If you don’t have time to meal prep, or you’re struggling to reach your protein target, you may be wondering whether you can drink 3 protein shakes a day, and if you do, whether there are any negative consequences.
So should you drink 3 protein shakes a day? If you are a larger male, a competitive athlete, or simply on a budget, drinking 3 protein shakes a day can support your workout recovery and help you achieve your protein goals. However, protein shakes lack the overall nutrient density of whole foods, so you shouldn’t replace protein sources entirely with shakes.
As a nutrition coach, my recommendation for most people is not to drink 3 protein shakes per day as a longer-term practice, even if it is convenient.
With that said, if you need to drink 3 protein shakes as a one-off (i.e. if you’re in a pinch), it’s better to do that than not reach your daily protein target.
Is It Bad To Have 3 Protein Shakes A Day?
If you have no dietary sensitivities to protein shakes, then 3 protein shakes a day is unlikely to cause any health issues. Your main priority is to ensure you’re getting sufficient vitamins and minerals from the food that you’re eating, as protein shakes have limited amounts of micronutrients.
According to Registered Dietitian, Brenda Peralta:
“While protein shakes can help you achieve your daily protein intake, they lack essential nutrients like antioxidants, vitamins, and minerals. If you manage to get all your essential nutrients in your other meals times, then there are no health concerns. However, if you are replacing your primary meals with protein shakes, you run the risk of developing nutritional deficiency in the long-term.”Brenda Peralta
Should you take whey protein? If so, when and how much?
Reasons To Drink 3 Protein Shakes A Day
Here are the 3 reasons to consider drinking 3 protein shakes per day:
1. You Have A High Daily Protein Goal
If you are a bodybuilder, or a competitive strength or physique athlete, you may have a very high daily protein goal. It can be difficult to hit your protein targets on whole foods alone, as it can be extremely filling.
Protein is the most filling of the 3 macronutrients and it takes the longest amount of time to digest, meaning if you are trying to hit your daily protein goal with whole food protein alone, it can be really difficult.
As such, if you are struggling to physically consume enough protein, this is where protein shakes make it a lot easier to hit a high daily protein goal.
2. Gram For Gram, Protein Shakes Cost Less
If you are on a budget, but still need to hit a moderate to high protein goal, it might be expensive to try and do so with whole food protein alone. Protein shakes, gram for gram, can be noticeably cheaper, depending on the brand and quality of the protein powder you purchase.
You may be finding that whole food protein, in particular animal-based protein such as beef, chicken and fish, is difficult to fit into your budget.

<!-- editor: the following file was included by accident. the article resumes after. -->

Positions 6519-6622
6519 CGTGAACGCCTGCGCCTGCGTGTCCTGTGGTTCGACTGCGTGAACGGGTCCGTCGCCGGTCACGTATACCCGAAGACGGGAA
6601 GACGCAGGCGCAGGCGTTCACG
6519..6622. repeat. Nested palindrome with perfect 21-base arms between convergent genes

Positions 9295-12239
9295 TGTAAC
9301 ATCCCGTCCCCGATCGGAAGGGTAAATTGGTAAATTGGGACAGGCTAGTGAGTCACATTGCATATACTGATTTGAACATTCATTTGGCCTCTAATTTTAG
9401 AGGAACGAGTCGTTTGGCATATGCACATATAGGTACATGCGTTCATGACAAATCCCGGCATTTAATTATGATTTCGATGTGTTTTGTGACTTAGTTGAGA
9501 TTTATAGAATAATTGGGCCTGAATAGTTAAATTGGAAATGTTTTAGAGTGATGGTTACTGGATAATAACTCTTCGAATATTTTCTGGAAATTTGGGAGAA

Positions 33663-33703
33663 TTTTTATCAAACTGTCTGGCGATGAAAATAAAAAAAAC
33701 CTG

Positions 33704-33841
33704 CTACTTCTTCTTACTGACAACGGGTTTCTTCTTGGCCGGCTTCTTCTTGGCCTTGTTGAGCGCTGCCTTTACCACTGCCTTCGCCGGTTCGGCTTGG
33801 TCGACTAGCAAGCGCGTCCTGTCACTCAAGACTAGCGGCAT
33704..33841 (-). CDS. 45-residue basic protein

A serving of whey protein retails for between $0.60-$0.90 per serving, whereas a 4oz serving of animal protein costs between $1.20-$1.60, meaning that a protein powder can be as much as 50% cheaper per serving.
Related Article: Protein Bars vs Shakes. If you’re looking to save money on your protein consumption, then check out whether protein bars or shakes are more cost effective.
3. Protein Shakes Are Convenient And Portable
A protein shake requires no refrigeration, it’s very easy to transport the dry power, and mix in a shaker bottle with water, meaning that it’s the most convenient and readily available form of protein.
In the gym, on the road, or at home when you’re pressed for time, protein powder is simply unbeatable for convenience. Also, if you have limited kitchen facilities or are short on time when it comes to cooking, protein shakes can fill in the gaps.
Considerations When Drinking 3 Protein Shakes A Day
1. Do Not Neglect Whole Food Protein Sources
Protein is a crucial macronutrient in any healthy diet, but it’s important to recognize that whole food protein sources provide more than just amino acids. They are also rich in key micronutrients that aren’t found in protein powders.
If you are relying on 3 protein shakes a day to meet your protein needs, it can lead to nutrient deficiencies over time, and thus, it is important to keep whole food protein as a part of your diet as well.
Drinking 3 protein shakes a day a couple of times per week when you live a busy lifestyle isn’t a problem, but this shouldn’t be a daily strategy to meet your protein goals.
Related Article: 10 Foods Naturally Rich In Whey Protein. Learn more about which foods are high in whey protein so you don’t have to spend money on supplements.
2. The Type Of Protein Powder Might Matter For You
If you are on a strict cutting diet, and drinking 3 protein shakes a day, you might do better with a whey protein isolate that has a minimal amount of carbohydrates and fat.
If using a whey concentrate for your shakes, 3 shakes a day can add 20-30g of carbohydrates and 6-9g of fat to your daily intake, and those would be better coming from whole food sources.
On the other hand, if you’re bulking and looking to gain weight, you might be better served using a whey protein concentrate, which includes 10 grams of carbohydrate (40 calories) and 3g of fat (27 calories) per 30g of protein.